Clerk's office certifies petitions

By David Fenker

NORTH MANCHESTER -- In less than one week, North Manchester area residents have gathered more than enough signatures to put a controversial project to referendum this November.

Wabash County Clerk Elaine Martin confirmed on Tuesday, June 19, that 535 registered voters signed petitions requesting that Manchester Community Schools' proposed construction project, which is projected to cost around $26 million after interest. The project includes safety renovations at all four MCS facilities, an advanced manufacturing lab, a new roof at Manchester Administration Office, turf for the Manchester Jr.-Sr. High School football field, and a roughly $15 million Squire Fieldhouse, to be built between MAO and MJSHS.

While most community and school board members approve of the safety renovations and advanced manufacturing lab, the fieldhouse is a point of contention for all.

The school board voted in early June to proceed with the project, triggering a 30-day window for the community to gather signatures to put the project to referendum.

Indiana law regarding the referendum requires only 525 signatures. Martin said that more than the verified 535 came in, but will not be counted.

Martin said that this is the first time her office has ever handled this sort of request.

“This doesn't happen all that often,” she said. “When an entity like the school asks us for petitions, we have to get the paperwork from the state board of accounts.”

Next, MCS filled out the forms with the question for the petition and returned them to the clerk's office.

Martin said that MCS attorney Mark Frantz picked up the petitions to disburse to the public.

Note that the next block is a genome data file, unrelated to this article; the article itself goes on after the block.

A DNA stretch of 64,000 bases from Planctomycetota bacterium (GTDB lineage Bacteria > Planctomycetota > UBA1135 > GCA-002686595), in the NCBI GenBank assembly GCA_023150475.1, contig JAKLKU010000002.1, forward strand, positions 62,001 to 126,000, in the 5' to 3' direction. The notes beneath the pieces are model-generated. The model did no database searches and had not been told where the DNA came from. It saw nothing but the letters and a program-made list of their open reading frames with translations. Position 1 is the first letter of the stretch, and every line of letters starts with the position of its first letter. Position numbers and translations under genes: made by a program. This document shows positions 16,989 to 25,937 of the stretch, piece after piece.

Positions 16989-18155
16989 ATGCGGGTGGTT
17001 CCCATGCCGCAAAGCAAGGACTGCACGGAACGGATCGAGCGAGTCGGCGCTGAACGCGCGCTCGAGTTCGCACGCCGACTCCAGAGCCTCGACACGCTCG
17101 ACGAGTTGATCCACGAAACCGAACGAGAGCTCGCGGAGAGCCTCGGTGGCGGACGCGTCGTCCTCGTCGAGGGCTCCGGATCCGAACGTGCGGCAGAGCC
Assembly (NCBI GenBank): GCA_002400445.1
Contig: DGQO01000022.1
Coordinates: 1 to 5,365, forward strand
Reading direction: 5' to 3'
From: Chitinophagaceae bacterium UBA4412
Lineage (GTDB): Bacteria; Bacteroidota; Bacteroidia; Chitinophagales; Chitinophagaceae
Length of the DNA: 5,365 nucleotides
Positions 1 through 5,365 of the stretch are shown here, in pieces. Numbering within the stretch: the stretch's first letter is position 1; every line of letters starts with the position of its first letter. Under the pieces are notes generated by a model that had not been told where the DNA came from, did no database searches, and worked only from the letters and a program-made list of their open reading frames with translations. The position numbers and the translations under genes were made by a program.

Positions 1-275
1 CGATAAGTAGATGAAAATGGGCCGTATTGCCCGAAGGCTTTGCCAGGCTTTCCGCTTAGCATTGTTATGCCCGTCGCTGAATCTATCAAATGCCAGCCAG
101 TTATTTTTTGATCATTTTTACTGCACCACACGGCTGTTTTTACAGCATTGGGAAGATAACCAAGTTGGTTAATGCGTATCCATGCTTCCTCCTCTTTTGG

“He knew that there were quite a few people in the North Manchester area that were wanting to start obtaining the signatures, so he took 20 sets of petitions with him.”

According to Frantz, the school corporation still has a long way to go before the question is on this November's ballot.
Now that the clerk’s office has confirmed the number of registered voters that they have certified, the school must submit the actual question to appear on the ballot to the county election board, who must approve it.

“The question is then submitted to the Department of Local Government Finance for their review and either approval or modification,” he said. “If we can get all of that done, the question should be on the ballot for November.”

The deadline for that process is noon Aug. 1.

“The time constraints that we were afraid of have passed, I think, just because Dave Terflinger did an amazing job getting over 525 signatures in a very quick time period,” Frantz said, “and the … county voter registration office did an amazing job counting all of those signatures, verifying them, in a very short amount of time.
“It's still not a guarantee that we'll make it to the November ballot, but we are in a much better position to get on it than I think we were when we started the process.”

Martin noted that Deputy Clerk Teresa Ehret, who is in charge of elections and voter registration, verified the signatures.
“I have an aweseme deputy clerk … who gets a project in hand and won't stop until it's done,” Martin said of the relative speed of the certification process. “She was able to put some other things aside and give it 100 percent attention today. She's extremely good at her job, so she went through all of those.

Posted on 2018 Jun 26